There was little I could advise her to do besides either grin and bear it or raise a loud stink. Knowing this professor's reputation from past experiences and student journals, I knew she had not misinterpreted either his words or intent.

That conversation a few weeks ago, and its repeat yesterday, brought back a flood memories of journal entries, and several similar and recent occurrences. One was of a time last spring when a student stopped me in the hall with tears, streaks of black mascara steaming down her face. Her tenured, political science professor, known for his in-class foul language and verbal abuse of students, had screamed at her when she asked a question about his condemnation of the religious right's role in American politics, questioned her right to disagree with him, proclaimed his expertise, and threatened to flunk her. Two students had walked out of class; she sat there and cried. And though I talked to the department head on her behalf and convinced her to put her story in writing along with those of other student eye witnesses in the class, nothing came of it except that his file of over twenty years grew a bit thicker. Another memory that came to mind was of a learning disabled student who had been in one of my classes. The student was not officially enrolled in the school's program for students with special needs. When he told his psychology professor of both his reading disability and his willingness to work hard without demanding any special considerations, the professor told him that he belonged in a special school. He went on to tell the student to get out of the class because he was tired of watering down his course to satisfy the needs of students with their "touching sob stories" who didn't belong in college. And I could go on and on.

Try as I could to the contrary, I couldn't get this out of my mind. One uncomfortable word that Amanda had kept using over and over haunted me. So, I want to use that word. We think it is inapplicable in all too many of our classrooms, but it describes vividly the damage and hurt so often inflicted by those at the head of the classroom on the students. That hurt may be inflicted intentionally or subconsciously or both. It may be the result of insensitivity, unawareness, or just plain indecency and heartlessness. Whatever the case, I think this word refers not only to a single outstanding and unusual event, but to a general pattern of behavior as well. I think this word refers not so much to a single individual as it does to a pervading psychology that exists on far too many of our campuses and in far too many classes. This word describes the designed or otherwise process of reducing a student's self- concept to the point where so many students consider themselves unimportant, unworthy of respect and consideration because they are treated that way. That word is "abuse!" How do I define abuse? Is it too strong of a word for our classroom? Am I using it in the manner of a shopworn cliche? Maybe, I'm not sure. If you can find a more applicable--or comfortable word--for yourself, that's fine. But, whatever terms you want to select be sure you are describing the intentional or unintentional diminishment of one human being who is powerless by another human being who wields the power and authority. Now, I don't mean physical assault. I am not merely referring to the more obvious and in vogue issues of racial or gender or sexual preference prejudice. And, I don't mean only biased attitudes towards the learning or physically disabled. To be abusive, you don't have to lay a hand on a student; you don't have to demeaningly call a women "sweetie" and ask for physical favors in return for a good grade; you don't have to act as if African-Americans or Hispanics or any other ethnic group are tearing down the quality of your institution; you don't have to act as if accommodation for the physically challenged or learning disabled is a disruption or diminishment of your class. To be an abuser, you don't have to wear masks of monsters and don faces of evil that have ghoulish eyes, sutured cheeks, greenish skin, or blood dripping mouths; to be an abuser, you don't have to wear villainous costumes replete such accessories as black capes, coned hats, pitchforks, broomsticks, black cats, or bats. A normal looking face, normal attire, respected positions of academic and administrative authority, or academic titles may be equally terrible masks.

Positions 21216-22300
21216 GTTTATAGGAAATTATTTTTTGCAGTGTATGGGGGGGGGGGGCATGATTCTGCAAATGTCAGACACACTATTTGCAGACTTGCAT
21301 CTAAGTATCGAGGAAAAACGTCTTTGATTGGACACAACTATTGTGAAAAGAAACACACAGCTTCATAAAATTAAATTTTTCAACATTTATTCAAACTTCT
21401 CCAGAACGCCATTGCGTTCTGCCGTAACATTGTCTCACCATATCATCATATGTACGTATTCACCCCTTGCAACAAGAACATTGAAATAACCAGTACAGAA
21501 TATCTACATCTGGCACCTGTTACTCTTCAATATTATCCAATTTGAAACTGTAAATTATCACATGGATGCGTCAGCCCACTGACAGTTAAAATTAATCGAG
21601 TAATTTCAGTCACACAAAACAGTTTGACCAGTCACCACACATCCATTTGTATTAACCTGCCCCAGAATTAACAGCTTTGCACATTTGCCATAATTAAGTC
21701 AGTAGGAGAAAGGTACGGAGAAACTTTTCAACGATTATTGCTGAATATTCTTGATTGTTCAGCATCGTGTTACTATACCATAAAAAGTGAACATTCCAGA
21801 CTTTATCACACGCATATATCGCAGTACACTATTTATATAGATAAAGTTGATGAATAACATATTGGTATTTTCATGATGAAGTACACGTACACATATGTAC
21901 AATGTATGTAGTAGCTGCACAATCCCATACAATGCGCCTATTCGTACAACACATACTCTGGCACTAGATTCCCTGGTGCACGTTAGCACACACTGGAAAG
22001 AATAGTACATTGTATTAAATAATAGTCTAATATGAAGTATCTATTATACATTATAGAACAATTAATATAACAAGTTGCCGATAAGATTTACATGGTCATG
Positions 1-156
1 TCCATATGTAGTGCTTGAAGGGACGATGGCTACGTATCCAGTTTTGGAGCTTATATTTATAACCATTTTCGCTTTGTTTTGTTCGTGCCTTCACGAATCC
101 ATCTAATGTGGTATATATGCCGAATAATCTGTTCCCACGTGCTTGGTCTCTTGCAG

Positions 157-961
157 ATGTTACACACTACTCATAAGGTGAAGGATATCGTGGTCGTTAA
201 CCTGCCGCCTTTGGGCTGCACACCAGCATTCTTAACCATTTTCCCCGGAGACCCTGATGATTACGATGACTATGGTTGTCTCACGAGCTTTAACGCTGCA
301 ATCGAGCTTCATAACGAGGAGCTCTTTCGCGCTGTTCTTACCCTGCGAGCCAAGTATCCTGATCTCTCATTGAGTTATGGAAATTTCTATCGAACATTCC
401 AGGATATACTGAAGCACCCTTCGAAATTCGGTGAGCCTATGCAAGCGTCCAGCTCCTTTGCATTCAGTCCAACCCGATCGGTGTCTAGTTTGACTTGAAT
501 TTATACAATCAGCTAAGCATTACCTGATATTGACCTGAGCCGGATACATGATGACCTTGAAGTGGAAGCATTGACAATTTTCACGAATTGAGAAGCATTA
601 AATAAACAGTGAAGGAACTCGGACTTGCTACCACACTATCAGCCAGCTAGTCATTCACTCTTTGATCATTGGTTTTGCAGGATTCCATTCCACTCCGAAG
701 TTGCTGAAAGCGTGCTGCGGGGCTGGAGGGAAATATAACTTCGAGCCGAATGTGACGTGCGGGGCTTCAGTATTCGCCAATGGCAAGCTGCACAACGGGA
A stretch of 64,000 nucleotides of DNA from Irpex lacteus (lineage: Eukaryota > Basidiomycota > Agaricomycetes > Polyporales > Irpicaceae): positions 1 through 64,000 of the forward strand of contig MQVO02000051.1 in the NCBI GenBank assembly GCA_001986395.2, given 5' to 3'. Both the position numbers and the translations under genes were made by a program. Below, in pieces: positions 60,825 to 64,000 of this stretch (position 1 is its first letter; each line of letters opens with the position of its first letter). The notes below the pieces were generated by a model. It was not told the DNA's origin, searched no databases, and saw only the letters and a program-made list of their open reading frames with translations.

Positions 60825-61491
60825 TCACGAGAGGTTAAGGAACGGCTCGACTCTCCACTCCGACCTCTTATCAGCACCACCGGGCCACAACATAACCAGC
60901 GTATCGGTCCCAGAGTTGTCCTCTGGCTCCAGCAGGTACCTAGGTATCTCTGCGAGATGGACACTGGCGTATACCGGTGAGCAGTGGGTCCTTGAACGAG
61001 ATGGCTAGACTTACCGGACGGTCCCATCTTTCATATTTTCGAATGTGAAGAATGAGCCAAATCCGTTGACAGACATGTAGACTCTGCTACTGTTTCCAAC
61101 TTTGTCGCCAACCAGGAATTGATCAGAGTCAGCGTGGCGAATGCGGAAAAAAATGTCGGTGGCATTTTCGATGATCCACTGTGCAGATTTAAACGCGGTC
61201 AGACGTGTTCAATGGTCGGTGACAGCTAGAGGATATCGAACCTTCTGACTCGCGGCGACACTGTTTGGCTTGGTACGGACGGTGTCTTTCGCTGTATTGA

All you have to do is prostitute your position. All you have to do is be cynical and negative, negative, negative. All you have to do is say in so many words and gestures is: "you just don't belong" or "you are a loser" or "you're disappointing," or "you'll never get it" or "you don't count" or "we really don't want you." One of the best ones I've heard is "if you don't care, neither do I." All you have to do is to act like a weeder instead of a nurturer. All you have to do is to pepper your thoughts and statements with unending "can'ts," "won'ts," and "don'ts."